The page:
The practice of electric morcellation has been used by gynecologic surgeons during laparoscopic and robotic-assisted hysterectomies and myomectomies as a less invasive alternative to open surgery. In April 2014, the US Food and Drug Administration (FDA) stated that they discouraged the use of this technique over concern that morcellation may spread unsuspected sarcoma tissue. Based on the literature, the FDA reported that 1 in 352 women have unsuspected uterine sarcoma while undergoing surgery for presumed benign leiomyoma. A recent study using an all-payer database found that 1 in 368 women who underwent morcellation had uterine cancer. However, the estimates in this study were limited by the selective participation of hospitals and by the lack of pathologic confirmation. The literature estimates used by the FDA are prone to referral and reporting bias. We sought to determine the population-based estimates of the prevalence of uterine sarcoma, as well as the risks of major complications following open surgery.

Unique device identifiers for coronary stent postmarket surveillance and research: a report from the Food and Drug Administration Medical Device Epidemiology Network Unique Device Identifier demonstration.

Journal The American Heart Journal
Authors Tcheng, James; Crowley, Jay; Tomes, Madris; Reed, Terrie; Dudas, Joseph; Thompson, Kweli; Garratt, Kirk; Drozda, Joseph Jr.;  on behalf of the MDEpiNet UDI Demonstration Expert Workgroup
Year Published 2014
Link to publication

Abstract
BACKGROUND: Although electronic product identification in the consumer sector is ubiquitous, unique identification of medical devices is just being implemented in 2014. To evaluate unique device identifiers (UDIs) in health care, the US Food and Drug Administration (FDA) funded the Medical Device Epidemiology Network initiative, including a demonstration of the implementation of coronary stent UDI data in the information systems of a multihospital system (Mercy Health). This report describes the first phase of the demonstration.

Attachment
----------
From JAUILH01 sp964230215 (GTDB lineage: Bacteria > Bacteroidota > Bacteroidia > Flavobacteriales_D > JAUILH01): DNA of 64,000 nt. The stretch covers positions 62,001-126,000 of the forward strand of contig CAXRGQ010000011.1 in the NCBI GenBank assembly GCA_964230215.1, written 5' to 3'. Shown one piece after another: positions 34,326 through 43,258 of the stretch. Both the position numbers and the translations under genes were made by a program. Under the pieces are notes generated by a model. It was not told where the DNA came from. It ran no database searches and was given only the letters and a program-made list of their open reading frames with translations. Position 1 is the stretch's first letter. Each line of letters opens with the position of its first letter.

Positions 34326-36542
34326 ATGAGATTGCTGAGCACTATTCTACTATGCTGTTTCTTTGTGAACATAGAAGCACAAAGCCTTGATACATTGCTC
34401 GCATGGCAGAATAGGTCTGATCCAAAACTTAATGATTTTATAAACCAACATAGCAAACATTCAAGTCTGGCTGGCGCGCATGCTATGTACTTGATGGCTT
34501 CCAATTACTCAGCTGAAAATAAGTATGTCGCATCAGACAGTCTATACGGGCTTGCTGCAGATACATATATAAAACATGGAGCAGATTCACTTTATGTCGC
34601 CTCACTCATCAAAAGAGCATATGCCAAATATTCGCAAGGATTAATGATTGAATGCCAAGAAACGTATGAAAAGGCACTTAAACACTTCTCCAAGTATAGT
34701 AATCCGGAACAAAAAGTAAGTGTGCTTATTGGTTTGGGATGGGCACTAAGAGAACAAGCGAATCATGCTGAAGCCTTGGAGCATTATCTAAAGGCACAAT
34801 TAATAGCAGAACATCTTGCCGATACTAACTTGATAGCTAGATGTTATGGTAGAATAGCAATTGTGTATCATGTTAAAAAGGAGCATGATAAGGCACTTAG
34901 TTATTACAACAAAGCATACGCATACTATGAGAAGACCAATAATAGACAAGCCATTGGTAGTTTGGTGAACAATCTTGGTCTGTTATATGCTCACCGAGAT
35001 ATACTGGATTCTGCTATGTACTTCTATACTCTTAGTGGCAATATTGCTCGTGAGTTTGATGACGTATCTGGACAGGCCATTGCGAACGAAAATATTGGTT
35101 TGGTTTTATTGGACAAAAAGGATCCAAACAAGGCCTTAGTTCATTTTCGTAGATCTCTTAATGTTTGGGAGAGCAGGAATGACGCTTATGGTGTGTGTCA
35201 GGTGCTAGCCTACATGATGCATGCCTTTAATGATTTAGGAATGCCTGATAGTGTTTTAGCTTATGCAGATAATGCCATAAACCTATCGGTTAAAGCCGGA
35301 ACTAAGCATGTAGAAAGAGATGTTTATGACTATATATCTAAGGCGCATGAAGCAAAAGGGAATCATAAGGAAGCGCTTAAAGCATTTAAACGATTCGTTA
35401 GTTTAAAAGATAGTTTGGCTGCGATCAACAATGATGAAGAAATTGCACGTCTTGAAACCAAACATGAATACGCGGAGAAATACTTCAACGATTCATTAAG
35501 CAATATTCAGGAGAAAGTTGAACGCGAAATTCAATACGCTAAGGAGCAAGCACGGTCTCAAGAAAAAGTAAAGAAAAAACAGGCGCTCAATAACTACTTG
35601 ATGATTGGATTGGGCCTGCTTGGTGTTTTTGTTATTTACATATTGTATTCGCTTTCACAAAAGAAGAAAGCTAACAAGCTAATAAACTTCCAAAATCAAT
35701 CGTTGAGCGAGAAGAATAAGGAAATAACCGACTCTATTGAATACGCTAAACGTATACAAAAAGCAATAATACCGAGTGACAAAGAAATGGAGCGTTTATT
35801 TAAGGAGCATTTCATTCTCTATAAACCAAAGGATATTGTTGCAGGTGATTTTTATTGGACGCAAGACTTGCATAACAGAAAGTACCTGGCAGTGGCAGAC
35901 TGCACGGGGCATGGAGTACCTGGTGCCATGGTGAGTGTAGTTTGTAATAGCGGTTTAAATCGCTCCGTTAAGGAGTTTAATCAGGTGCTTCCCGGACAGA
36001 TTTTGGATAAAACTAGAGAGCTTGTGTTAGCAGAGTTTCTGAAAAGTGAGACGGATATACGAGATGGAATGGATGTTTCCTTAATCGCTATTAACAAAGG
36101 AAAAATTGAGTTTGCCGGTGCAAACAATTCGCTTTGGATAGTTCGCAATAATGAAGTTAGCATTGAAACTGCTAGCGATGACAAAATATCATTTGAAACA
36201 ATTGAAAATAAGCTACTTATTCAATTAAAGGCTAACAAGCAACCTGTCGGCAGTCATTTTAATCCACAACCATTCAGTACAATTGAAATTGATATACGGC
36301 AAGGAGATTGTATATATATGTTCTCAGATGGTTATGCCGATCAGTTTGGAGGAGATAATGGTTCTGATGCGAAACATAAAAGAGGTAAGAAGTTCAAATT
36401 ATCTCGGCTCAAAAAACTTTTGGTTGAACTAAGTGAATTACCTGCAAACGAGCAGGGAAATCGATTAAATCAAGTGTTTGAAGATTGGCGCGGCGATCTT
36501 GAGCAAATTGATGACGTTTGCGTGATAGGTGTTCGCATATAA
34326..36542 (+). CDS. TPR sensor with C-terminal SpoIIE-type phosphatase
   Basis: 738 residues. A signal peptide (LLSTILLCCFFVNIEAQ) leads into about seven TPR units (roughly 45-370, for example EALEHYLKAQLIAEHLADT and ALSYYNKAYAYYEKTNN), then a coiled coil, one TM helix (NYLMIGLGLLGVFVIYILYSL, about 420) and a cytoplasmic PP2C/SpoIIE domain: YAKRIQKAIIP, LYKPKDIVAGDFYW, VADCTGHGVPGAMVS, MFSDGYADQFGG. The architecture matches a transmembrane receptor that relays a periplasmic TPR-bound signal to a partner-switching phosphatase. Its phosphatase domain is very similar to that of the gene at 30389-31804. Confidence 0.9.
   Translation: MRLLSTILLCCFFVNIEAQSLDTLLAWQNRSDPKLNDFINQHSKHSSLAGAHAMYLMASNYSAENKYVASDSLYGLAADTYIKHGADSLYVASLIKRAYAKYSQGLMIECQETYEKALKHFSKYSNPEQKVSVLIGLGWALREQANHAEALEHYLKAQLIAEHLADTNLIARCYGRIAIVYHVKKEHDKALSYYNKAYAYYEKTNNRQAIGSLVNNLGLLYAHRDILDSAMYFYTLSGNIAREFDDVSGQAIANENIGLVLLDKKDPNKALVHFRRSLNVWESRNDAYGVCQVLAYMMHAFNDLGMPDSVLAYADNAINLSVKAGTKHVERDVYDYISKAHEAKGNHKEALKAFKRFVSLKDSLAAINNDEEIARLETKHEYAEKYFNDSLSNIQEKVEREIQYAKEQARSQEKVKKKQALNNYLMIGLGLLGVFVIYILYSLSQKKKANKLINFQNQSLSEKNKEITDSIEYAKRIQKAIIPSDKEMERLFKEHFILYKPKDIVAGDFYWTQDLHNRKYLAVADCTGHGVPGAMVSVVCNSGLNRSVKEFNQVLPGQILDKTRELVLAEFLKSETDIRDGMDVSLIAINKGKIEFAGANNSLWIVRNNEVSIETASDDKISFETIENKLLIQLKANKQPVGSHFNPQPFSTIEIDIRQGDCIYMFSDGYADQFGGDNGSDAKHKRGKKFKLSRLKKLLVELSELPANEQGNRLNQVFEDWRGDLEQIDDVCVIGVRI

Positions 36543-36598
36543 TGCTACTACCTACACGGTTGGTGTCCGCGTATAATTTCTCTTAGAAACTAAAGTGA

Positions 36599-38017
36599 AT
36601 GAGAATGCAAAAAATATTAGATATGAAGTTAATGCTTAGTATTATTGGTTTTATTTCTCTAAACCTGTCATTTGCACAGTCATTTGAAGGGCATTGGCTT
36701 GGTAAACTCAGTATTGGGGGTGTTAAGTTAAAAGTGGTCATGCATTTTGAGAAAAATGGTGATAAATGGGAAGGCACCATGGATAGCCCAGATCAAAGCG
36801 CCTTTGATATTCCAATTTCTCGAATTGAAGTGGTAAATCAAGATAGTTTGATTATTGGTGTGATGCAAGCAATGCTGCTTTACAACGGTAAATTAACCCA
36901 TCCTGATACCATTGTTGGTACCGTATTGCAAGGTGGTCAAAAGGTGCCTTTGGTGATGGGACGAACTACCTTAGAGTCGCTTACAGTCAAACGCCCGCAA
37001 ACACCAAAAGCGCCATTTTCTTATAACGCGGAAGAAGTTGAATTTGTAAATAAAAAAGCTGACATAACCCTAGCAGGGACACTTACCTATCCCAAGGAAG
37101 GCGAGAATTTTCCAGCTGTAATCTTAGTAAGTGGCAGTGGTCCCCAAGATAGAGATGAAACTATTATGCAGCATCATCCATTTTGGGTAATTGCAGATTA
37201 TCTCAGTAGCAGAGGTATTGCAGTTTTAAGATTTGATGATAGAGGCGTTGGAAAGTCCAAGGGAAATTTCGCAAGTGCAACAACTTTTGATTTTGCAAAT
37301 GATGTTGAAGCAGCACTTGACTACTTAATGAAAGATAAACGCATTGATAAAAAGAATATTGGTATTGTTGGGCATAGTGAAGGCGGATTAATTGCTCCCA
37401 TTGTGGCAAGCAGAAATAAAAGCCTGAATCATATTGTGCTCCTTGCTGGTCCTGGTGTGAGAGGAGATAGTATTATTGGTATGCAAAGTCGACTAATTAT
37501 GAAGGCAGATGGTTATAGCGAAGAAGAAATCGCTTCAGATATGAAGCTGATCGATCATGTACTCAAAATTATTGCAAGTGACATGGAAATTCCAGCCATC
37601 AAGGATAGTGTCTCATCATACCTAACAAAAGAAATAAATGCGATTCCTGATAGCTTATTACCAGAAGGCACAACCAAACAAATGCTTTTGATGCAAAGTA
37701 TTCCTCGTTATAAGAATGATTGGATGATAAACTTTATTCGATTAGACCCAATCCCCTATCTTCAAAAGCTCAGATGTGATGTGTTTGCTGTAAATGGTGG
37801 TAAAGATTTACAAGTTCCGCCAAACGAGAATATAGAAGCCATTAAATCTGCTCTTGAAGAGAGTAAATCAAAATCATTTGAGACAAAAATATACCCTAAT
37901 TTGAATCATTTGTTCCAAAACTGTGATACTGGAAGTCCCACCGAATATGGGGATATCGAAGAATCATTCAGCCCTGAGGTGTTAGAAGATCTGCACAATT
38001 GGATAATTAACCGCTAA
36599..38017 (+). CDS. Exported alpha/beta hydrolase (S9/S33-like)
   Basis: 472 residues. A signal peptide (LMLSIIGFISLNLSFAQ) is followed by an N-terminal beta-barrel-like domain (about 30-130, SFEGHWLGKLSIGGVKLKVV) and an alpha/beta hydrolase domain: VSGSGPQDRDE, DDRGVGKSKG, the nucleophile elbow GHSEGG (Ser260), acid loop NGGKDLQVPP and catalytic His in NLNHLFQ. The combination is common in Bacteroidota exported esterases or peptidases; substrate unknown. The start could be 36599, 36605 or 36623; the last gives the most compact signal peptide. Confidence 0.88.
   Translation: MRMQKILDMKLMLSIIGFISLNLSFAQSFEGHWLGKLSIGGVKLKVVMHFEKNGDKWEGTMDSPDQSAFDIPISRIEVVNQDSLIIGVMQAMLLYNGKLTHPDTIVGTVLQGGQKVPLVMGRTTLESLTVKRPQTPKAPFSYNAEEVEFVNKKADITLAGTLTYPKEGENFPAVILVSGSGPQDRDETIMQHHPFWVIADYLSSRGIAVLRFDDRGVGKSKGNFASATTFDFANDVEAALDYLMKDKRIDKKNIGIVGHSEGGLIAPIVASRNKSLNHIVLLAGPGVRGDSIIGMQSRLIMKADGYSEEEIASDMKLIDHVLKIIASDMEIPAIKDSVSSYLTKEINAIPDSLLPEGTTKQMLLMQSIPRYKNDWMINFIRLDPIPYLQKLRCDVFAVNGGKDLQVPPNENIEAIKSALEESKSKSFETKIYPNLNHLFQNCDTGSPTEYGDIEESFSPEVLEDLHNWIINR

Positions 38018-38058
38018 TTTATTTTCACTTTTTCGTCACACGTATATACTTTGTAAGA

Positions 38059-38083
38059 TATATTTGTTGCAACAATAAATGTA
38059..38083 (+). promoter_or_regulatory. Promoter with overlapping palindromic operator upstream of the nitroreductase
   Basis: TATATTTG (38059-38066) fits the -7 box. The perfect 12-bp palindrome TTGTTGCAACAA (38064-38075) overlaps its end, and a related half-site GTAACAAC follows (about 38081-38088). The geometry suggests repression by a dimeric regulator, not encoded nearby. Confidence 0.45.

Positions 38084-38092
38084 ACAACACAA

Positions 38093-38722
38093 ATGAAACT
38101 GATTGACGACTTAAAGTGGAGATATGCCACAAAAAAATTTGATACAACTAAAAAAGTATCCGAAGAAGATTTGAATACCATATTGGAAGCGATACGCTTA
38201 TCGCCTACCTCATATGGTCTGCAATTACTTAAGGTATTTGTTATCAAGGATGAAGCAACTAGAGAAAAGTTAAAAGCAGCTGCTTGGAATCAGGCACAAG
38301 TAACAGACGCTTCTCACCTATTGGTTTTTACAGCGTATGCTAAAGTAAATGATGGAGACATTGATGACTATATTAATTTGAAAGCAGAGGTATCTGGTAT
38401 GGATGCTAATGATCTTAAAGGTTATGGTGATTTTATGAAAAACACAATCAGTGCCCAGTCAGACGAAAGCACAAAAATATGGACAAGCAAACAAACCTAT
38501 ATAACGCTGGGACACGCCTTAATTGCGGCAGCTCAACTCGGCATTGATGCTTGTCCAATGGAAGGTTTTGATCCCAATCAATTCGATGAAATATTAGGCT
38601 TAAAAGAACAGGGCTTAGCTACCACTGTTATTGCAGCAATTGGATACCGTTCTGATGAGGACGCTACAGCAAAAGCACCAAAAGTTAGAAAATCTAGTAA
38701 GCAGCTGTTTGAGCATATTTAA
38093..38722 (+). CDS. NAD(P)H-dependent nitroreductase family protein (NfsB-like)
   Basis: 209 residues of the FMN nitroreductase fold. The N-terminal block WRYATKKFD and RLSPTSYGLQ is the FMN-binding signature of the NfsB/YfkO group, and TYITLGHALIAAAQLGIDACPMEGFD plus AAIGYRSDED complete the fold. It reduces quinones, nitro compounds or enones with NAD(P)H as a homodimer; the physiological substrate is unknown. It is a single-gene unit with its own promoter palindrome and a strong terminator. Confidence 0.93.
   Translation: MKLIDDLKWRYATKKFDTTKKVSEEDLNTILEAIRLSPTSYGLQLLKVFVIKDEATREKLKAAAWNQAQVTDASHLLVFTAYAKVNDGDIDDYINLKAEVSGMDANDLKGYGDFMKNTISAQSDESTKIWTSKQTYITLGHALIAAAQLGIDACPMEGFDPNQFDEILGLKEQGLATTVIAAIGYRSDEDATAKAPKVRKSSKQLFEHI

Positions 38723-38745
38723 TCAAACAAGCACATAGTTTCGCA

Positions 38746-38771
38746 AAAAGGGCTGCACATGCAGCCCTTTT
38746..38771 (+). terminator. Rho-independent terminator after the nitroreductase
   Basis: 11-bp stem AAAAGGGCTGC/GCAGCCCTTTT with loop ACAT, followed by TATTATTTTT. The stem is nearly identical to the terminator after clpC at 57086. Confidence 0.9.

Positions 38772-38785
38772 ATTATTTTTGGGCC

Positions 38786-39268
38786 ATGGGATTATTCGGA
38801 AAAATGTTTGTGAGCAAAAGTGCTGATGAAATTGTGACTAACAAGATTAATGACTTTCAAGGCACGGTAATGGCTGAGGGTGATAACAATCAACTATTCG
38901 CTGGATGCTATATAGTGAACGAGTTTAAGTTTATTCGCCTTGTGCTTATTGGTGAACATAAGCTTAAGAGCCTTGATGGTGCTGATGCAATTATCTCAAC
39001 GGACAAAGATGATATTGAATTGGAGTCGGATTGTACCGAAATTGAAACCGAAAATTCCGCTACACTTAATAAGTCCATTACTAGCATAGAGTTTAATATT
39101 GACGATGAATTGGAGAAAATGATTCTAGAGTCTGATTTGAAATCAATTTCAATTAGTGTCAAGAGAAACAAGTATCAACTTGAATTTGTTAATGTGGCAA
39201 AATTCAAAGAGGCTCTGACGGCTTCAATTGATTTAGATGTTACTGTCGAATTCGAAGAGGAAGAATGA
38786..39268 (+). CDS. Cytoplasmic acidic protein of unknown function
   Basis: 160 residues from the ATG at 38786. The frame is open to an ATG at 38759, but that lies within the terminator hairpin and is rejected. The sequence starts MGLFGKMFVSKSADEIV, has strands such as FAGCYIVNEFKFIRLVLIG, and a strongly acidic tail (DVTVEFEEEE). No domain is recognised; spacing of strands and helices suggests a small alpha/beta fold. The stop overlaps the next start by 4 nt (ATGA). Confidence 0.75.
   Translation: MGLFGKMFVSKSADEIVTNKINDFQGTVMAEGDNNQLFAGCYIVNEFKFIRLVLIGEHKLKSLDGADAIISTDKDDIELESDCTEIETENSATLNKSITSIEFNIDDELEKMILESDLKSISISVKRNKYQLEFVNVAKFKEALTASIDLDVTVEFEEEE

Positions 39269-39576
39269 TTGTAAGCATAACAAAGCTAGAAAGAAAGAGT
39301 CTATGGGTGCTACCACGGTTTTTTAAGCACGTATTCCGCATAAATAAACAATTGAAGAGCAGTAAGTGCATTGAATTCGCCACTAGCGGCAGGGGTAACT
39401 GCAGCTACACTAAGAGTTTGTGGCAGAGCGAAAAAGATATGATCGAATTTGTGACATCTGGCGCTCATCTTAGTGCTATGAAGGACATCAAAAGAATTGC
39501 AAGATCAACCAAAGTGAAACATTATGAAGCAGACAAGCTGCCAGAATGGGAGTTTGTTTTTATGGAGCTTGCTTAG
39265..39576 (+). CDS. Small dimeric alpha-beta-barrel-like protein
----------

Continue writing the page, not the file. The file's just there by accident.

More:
METHODS: An expert panel of interventional cardiologists nominated by the American College of Cardiology and the Society for Cardiovascular Angiography and Interventions was convened with representatives of industry, health system members of the Healthcare Transformation Group, the American College of Cardiology National Cardiovascular Data Registry, and FDA to articulate concepts needed to best use UDI-associated data. The expert panel identified 3: (1) use cases for UDI-associated data (eg, research), (2) a supplemental data set of clinically relevant attributes (eg, stent dimensions), and (3) governance and administrative principles for the authoritative management of these data.

RESULTS: Eighteen use cases were identified, encompassing clinical care, supply chain management, consumer information, research, regulatory, and surveillance domains. In addition to the attributes of the FDA Global Unique Device Identification Database, 9 additional coronary stent-specific attributes were required to address use case requirements. Recommendations regarding governance were elucidated as foundational principles for UDI-associated data management.

CONCLUSIONS: This process for identifying requisite extensions to support the effective use of UDI-associated data should be generalizable. Implementation of a UDI system for medical devices must anticipate both global and device-specific information.